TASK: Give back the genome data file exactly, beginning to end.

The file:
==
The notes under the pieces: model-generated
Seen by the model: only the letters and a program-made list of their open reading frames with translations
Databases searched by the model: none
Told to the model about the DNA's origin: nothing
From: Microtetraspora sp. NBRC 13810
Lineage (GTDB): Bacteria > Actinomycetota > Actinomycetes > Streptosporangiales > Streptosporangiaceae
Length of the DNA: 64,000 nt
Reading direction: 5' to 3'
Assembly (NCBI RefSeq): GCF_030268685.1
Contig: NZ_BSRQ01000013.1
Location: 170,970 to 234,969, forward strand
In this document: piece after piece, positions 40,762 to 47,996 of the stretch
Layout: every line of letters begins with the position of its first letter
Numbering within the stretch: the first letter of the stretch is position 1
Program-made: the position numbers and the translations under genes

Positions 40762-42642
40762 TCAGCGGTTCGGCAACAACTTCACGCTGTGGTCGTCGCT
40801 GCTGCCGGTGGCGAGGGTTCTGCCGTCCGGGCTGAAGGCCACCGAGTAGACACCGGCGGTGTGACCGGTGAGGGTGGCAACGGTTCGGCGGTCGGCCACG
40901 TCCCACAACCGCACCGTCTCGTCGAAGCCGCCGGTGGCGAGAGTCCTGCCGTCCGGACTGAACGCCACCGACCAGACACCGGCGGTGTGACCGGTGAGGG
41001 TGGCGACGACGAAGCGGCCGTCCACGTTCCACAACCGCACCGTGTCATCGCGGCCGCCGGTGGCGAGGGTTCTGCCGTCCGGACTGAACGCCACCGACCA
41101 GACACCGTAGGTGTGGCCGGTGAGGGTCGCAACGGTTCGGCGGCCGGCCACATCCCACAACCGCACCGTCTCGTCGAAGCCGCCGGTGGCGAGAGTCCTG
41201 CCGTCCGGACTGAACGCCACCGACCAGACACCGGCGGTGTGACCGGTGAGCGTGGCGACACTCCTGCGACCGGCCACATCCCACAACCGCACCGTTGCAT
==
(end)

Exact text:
The notes under the pieces: model-generated
Seen by the model: only the letters and a program-made list of their open reading frames with translations
Databases searched by the model: none
Told to the model about the DNA's origin: nothing
From: Microtetraspora sp. NBRC 13810
Lineage (GTDB): Bacteria > Actinomycetota > Actinomycetes > Streptosporangiales > Streptosporangiaceae
Length of the DNA: 64,000 nt
Reading direction: 5' to 3'
Assembly (NCBI RefSeq): GCF_030268685.1
Contig: NZ_BSRQ01000013.1
Location: 170,970 to 234,969, forward strand
In this document: piece after piece, positions 40,762 to 47,996 of the stretch
Layout: every line of letters begins with the position of its first letter
Numbering within the stretch: the first letter of the stretch is position 1
Program-made: the position numbers and the translations under genes

Positions 40762-42642
40762 TCAGCGGTTCGGCAACAACTTCACGCTGTGGTCGTCGCT
40801 GCTGCCGGTGGCGAGGGTTCTGCCGTCCGGGCTGAAGGCCACCGAGTAGACACCGGCGGTGTGACCGGTGAGGGTGGCAACGGTTCGGCGGTCGGCCACG
40901 TCCCACAACCGCACCGTCTCGTCGAAGCCGCCGGTGGCGAGAGTCCTGCCGTCCGGACTGAACGCCACCGACCAGACACCGGCGGTGTGACCGGTGAGGG
41001 TGGCGACGACGAAGCGGCCGTCCACGTTCCACAACCGCACCGTGTCATCGCGGCCGCCGGTGGCGAGGGTTCTGCCGTCCGGACTGAACGCCACCGACCA
41101 GACACCGTAGGTGTGGCCGGTGAGGGTCGCAACGGTTCGGCGGCCGGCCACATCCCACAACCGCACCGTCTCGTCGAAGCCGCCGGTGGCGAGAGTCCTG
41201 CCGTCCGGACTGAACGCCACCGACCAGACACCGGCGGTGTGACCGGTGAGCGTGGCGACACTCCTGCGACCGGCCACATCCCACAACCGCACCGTTGCAT